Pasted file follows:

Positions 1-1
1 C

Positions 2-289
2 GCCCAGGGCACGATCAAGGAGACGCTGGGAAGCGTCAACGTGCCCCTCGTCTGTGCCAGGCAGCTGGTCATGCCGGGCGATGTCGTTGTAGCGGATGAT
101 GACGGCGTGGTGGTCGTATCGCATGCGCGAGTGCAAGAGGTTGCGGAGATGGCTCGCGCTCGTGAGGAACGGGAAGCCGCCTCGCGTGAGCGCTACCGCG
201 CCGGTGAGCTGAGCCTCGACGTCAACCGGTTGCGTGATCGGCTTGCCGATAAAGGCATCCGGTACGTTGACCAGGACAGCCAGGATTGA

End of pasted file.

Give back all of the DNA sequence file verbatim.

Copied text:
Positions 1-1
1 C

Positions 2-289
2 GCCCAGGGCACGATCAAGGAGACGCTGGGAAGCGTCAACGTGCCCCTCGTCTGTGCCAGGCAGCTGGTCATGCCGGGCGATGTCGTTGTAGCGGATGAT
101 GACGGCGTGGTGGTCGTATCGCATGCGCGAGTGCAAGAGGTTGCGGAGATGGCTCGCGCTCGTGAGGAACGGGAAGCCGCCTCGCGTGAGCGCTACCGCG
201 CCGGTGAGCTGAGCCTCGACGTCAACCGGTTGCGTGATCGGCTTGCCGATAAAGGCATCCGGTACGTTGACCAGGACAGCCAGGATTGA